It's almost impossible to think back to the Mod heyday of the 60s without the sounds of a thousand scooter engines ringing in your ears, so intertwined were the subculture and the vehicles.
For this week's Last Word, we take a trip back in time to discover how this two-wheeled phenomenon came about, and which was really better, the Lambretta or the Vespa – actually we'll probably let you fight it out over that one.
1960s Britain wasn't the cosmopolitan, infinitely connected society you see today. Buses finished early and train services were patchy at best. This inability for young Brits to get where they wanted, when they wanted was not conducive with the late night dance clubs and house parties so favoured by the Mods. The scooter was the perfect antidote to this basic issue, being (relatively) inexpensive, easy to store, infinitely customisable and featuring the clean lines and curves in all the right places so loved by the Mods.
The Italian brands were undoubtedly the favourite, with Vespa and Lambretta seen as the ultimate representation of the continental style Mods held so close to their hearts.
The choice of Vespa or Lambretta was completely tribalistic – akin to whether you like Coca Cola or Pepsi, or City or United. Many believed you were born one of the other, and making 'the switch' was highly frowned upon.
Without passing any judgement (honest), we'll lay out the relative pros and cons for each brand, and let you tell us which is the best.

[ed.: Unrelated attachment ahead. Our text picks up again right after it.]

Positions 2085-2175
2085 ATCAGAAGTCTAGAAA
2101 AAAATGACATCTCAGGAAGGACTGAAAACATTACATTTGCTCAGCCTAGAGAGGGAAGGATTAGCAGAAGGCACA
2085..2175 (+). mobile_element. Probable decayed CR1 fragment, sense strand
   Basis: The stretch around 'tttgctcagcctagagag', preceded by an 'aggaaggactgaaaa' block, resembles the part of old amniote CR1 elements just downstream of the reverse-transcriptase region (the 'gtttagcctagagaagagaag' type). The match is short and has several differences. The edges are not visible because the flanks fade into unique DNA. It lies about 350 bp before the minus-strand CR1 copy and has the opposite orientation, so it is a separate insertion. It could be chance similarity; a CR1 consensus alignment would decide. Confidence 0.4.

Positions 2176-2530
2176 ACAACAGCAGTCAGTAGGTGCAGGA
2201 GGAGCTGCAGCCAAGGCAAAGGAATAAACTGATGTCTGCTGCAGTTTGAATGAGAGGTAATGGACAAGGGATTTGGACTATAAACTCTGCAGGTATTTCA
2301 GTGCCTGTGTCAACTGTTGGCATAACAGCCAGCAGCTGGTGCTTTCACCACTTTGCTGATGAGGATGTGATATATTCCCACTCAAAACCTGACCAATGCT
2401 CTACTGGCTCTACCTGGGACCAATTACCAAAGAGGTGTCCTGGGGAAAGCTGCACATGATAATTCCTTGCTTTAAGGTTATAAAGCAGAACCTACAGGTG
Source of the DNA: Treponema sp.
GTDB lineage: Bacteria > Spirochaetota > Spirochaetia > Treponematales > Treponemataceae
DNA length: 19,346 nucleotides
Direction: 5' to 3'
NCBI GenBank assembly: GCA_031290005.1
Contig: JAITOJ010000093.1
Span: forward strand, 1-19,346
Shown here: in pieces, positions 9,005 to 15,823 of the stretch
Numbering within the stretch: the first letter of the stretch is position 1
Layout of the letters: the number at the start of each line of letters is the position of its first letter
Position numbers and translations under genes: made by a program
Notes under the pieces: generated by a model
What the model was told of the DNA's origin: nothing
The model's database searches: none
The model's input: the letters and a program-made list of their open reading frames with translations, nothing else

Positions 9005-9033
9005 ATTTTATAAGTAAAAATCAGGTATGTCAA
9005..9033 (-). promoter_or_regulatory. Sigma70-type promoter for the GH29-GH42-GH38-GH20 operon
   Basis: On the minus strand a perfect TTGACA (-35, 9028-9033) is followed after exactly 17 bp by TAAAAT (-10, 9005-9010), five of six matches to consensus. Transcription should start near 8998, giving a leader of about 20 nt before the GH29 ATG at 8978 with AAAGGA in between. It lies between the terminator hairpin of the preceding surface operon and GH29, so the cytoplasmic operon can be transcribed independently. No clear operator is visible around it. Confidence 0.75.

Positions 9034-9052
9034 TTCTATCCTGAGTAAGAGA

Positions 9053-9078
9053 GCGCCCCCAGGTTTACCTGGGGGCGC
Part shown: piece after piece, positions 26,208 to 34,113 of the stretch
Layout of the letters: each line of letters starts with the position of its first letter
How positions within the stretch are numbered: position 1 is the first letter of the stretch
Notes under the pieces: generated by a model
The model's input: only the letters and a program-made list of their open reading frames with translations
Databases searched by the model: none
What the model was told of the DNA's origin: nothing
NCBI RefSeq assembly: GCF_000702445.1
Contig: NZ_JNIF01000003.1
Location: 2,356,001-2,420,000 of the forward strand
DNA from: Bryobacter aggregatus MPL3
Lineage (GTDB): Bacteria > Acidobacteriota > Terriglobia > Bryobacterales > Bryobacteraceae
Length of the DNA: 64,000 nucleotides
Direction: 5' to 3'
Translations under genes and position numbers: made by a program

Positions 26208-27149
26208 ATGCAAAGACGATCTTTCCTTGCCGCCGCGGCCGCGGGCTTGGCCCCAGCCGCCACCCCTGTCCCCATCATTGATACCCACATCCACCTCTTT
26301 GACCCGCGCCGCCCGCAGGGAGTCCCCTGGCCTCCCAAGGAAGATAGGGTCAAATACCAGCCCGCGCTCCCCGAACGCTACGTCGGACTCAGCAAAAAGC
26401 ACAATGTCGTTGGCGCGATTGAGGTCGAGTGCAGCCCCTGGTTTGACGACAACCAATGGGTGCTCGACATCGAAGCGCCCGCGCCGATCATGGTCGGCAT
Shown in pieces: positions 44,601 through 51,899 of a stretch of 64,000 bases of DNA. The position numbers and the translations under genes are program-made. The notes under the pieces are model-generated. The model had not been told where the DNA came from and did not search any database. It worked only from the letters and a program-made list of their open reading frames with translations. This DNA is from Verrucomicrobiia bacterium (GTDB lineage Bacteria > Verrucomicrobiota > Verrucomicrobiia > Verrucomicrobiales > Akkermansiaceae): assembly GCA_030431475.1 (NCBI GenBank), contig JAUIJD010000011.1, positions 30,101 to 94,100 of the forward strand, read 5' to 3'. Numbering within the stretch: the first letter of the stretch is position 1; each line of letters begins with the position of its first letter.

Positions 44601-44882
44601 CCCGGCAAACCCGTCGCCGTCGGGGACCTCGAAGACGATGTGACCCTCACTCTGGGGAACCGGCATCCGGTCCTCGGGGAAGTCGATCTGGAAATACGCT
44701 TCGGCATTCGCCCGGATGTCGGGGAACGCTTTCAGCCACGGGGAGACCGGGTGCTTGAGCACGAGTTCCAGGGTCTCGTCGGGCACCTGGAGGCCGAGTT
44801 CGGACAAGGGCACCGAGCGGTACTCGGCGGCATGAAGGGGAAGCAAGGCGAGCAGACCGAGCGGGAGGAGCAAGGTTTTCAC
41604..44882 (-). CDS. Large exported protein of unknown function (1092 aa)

To many, the Vespa's use by Ace Face in Quadrophenia is another to kill this argument dead. The ultimate Mod film backed the Vespa, relegating Lambretta firmly to second place. Vespa fans hail it for the perfect clean clean/big curve combo mentioned above, and it's seen by its fans as a true workhorse when it comes to performance, and as reliable as a scooter could be. Plenty of spots to install mirrors, badges and other decals made the Vespa even more Mod-friendly.
Whereas even in the 60s the Vespa had somewhat of a retro feel, the Lambretta army believe their vehicle of choice had true modernist charm, making it contemporary and by association even cooler. The built in decals such as the chrome arrows on the side panels further cement its Mod credentials. While the Vespa was viewed as reliable, the Lambretta derived zero joy from simply getting you from A to B with ease, it wanted to get you there faster than anyone else, burning up its lesser contemporaries in the process.
Which is your choice? Were you always a Vespa man, or did you only like them when you could spot them getting smaller and smaller in the wing mirrors of your Lambretta? Let us know on Facebook and Twitter.